The Tsow-Tun Le Lum Society, which has been operating a treatment centre on land leased from the Nanoose First Nation for 35 years (pictured), has begun a fundraising campaign to open a new centre near Duncan. (Tsow-Tun Le Lum Society photo)
New Indigenous treatment centre to be built near Duncan

Centre will help survivors of residential schools

Rick Ruppenthal of Saltair will host a 12-hour talk-a-thon Friday, June 18 over Facebook live. (Photo submitted)
Talk-a-thon to focus on men’s mental health issues

Saltair man spearheading a campaign to generate more conversation during fundraiser

Maxwell Johnson is seen in Bella Bella, B.C., in an undated photo. The Indigenous man from British Columbia has filed complaints with the B.C. Human Rights Tribunal and the Canadian Human Rights Commission after he and his granddaughter were handcuffed when they tried to open a bank account. THE CANADIAN PRESS/HO-Heiltsuk Nation, Damien Gillis, *MANDATORY CREDIT*
VIDEO: Chiefs join human rights case of Indigenous man handcuffed by police in B.C. bank

Maxwell Johnson said he wants change, not just words, from Vancouver police

Two ambulances and a medevac helicopter are on scene at Taylor River Flats rest area on Highway 4 due to a serious motor vehicle incident. (PHOTO COURTESY MAGGIE BROWN)
Highway 4 reopens between Port Alberni and Tofino

Multi-vehicle accident temporarily closed highway in both directions

Tk’emlups te Secwepemc Chief Rosanne Casimir stands outside the former Kamloops Indian Residential School after speaking to reporters, in Kamloops, B.C., on Friday, June 4, 2021.THE CANADIAN PRESS/Darryl Dyck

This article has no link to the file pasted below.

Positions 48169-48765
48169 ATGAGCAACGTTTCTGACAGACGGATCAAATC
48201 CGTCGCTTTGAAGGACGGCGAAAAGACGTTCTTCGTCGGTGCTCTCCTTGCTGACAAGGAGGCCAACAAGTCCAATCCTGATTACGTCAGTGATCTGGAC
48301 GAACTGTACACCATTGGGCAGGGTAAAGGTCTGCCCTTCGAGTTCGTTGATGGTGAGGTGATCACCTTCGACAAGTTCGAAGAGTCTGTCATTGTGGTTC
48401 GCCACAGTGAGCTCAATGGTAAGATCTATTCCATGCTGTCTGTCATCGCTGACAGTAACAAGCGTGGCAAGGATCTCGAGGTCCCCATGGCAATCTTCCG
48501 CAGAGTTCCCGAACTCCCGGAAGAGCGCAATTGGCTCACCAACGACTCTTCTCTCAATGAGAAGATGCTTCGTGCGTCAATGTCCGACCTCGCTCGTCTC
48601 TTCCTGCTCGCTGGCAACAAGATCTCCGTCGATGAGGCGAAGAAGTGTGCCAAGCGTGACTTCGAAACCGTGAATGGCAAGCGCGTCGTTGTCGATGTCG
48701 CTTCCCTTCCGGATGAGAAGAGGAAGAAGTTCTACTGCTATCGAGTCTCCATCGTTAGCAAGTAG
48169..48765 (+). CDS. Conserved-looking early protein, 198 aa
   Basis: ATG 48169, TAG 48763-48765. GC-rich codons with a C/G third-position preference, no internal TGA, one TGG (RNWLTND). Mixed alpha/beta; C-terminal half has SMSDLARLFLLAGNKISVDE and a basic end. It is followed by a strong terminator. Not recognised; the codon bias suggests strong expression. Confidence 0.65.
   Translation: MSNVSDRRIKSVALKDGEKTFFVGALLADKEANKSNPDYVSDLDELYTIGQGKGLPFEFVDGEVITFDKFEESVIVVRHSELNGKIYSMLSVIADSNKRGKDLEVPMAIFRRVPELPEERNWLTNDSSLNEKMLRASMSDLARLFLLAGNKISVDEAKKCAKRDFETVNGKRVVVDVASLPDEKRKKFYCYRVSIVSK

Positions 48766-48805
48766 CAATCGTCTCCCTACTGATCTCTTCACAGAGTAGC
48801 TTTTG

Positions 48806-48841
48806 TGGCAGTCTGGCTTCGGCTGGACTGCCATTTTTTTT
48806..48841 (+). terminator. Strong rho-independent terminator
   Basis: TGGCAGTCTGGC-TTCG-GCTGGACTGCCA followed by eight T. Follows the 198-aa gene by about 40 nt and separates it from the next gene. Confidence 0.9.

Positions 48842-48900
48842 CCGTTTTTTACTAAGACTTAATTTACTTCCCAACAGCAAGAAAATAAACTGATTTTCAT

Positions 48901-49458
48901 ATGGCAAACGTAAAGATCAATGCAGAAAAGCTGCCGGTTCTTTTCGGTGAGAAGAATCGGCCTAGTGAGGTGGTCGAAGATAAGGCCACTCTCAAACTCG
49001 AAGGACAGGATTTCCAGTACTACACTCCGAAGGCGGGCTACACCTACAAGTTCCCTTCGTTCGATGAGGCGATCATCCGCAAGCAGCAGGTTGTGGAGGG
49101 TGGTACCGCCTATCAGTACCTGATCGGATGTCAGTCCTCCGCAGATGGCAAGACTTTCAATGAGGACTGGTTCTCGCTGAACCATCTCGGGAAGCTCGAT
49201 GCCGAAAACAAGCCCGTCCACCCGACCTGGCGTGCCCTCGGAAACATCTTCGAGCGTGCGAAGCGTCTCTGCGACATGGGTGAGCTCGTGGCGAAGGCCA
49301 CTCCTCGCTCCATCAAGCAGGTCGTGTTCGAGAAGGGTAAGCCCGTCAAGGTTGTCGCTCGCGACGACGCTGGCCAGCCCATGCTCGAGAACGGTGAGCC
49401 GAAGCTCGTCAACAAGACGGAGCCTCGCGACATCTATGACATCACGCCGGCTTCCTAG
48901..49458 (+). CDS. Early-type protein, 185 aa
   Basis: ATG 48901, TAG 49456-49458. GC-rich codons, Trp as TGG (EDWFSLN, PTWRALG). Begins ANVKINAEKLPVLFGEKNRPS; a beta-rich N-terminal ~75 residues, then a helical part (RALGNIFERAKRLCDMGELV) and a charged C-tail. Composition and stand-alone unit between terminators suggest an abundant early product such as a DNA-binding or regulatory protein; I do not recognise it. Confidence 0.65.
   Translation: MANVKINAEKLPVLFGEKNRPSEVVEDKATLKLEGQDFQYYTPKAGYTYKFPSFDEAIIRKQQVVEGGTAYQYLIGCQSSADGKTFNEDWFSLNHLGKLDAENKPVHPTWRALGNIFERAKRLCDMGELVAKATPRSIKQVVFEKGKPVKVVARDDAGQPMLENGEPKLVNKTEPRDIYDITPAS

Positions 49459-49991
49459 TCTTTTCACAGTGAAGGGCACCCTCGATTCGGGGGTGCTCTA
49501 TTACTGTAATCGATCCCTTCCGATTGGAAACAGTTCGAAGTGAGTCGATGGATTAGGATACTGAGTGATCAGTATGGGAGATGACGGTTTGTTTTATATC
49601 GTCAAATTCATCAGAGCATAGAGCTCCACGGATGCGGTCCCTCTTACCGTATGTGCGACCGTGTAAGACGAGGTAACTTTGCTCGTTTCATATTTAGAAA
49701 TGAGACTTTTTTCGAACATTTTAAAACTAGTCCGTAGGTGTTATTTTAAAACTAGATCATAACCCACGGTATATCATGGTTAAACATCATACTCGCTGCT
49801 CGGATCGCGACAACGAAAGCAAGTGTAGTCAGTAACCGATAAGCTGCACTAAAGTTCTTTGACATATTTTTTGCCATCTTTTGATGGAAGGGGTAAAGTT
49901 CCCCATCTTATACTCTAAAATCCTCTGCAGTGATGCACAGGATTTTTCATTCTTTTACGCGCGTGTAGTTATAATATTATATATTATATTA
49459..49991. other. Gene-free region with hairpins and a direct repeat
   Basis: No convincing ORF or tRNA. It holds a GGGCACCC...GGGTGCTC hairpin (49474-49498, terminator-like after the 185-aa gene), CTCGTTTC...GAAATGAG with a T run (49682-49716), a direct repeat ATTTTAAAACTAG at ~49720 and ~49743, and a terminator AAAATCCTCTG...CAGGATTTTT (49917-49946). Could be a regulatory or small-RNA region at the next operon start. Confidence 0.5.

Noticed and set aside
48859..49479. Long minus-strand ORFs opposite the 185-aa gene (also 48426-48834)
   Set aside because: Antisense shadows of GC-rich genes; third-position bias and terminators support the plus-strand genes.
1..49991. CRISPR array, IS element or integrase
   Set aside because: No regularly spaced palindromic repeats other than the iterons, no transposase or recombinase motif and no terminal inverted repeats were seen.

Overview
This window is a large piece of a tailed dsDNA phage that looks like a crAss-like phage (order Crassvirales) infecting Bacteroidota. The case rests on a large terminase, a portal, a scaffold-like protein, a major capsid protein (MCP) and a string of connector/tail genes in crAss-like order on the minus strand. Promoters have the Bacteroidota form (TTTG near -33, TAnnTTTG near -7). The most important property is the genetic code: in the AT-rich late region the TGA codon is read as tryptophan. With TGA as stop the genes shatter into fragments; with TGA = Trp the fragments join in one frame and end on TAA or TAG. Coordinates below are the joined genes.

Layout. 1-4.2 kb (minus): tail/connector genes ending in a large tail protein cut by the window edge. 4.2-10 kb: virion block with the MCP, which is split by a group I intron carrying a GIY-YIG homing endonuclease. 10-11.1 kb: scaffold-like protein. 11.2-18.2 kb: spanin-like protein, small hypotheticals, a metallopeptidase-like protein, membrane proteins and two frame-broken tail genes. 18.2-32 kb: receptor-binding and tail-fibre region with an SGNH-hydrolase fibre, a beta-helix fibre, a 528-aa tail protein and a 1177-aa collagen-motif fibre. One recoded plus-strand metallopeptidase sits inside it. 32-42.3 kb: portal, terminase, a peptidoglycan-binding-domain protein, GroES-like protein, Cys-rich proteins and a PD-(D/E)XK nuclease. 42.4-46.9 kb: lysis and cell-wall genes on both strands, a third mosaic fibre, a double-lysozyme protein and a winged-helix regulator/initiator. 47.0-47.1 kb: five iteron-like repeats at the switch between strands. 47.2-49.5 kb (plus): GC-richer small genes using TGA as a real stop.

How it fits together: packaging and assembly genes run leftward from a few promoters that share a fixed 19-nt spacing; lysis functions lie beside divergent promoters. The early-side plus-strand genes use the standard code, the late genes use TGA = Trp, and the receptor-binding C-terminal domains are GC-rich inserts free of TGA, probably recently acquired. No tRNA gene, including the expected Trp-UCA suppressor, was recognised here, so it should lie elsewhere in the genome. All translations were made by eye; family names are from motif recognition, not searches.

Kamloops chief says more unmarked graves will be found across Canada

Chief Rosanne Casimir told a virtual news conference the nation expects to release a report at the end of June

A woman wears a vaccinated sticker after receiving a COVID-19 vaccine at a vaccination clinic run by Vancouver Coastal Health, in Richmond, B.C., Saturday, April 10, 2021. THE CANADIAN PRESS/Jonathan Hayward
B.C. ranks among highest in world in COVID-19 first-dose shots: health officials

More than 76% of eligible people have received their 1st shot

A screenshot of the First Peoples Cultural Councils First Peoples’ Map. (First Peoples Cultural Council)
Online resource blends B.C.-Alberta’s Indigenous languages, art and culture

Advisor says initiative supports the urgent need to preserve Indigenous languages

An artists conception of the new terminal building at the Pitt Meadows Regional Airport.
Air travel taking off in B.C., but lack of traffic controllers a sky-high concern

There will be demand for more air traffic controllers: Miller

Canadian Armed Forces experts are on their way to North Vancouver after a local homeowner expressed worry about a military artifact he recently purchased. (Twitter DNV Fire and Rescue)
Military called in to deal with antique ‘shell’ at North Vancouver home

‘The person somehow purchased a bombshell innocently believing it was an out-of-commission military artifact’

Amy Kobelt and Tony Cruz have set their wedding date for February, hoping that more COVID-19 restrictions will have lifted. (The Macleans)
B.C. couples ‘gambling’ on whether COVID rules will let them dance at their wedding

Amy Kobelt and Tony Cruz pushed back their wedding in hopes of being able to celebrate it without the constraints of COVID-19

A plane is silhouetted as it takes off from Vancouver International Airport in Richmond, B.C., May 13, 2019. THE CANADIAN PRESS/Jonathan Hayward
Report calls for airlines to refund passengers for flights halted due to COVID-19

Conclusion: federal help should be on the condition airlines immediately refund Canadian travellers

Most Read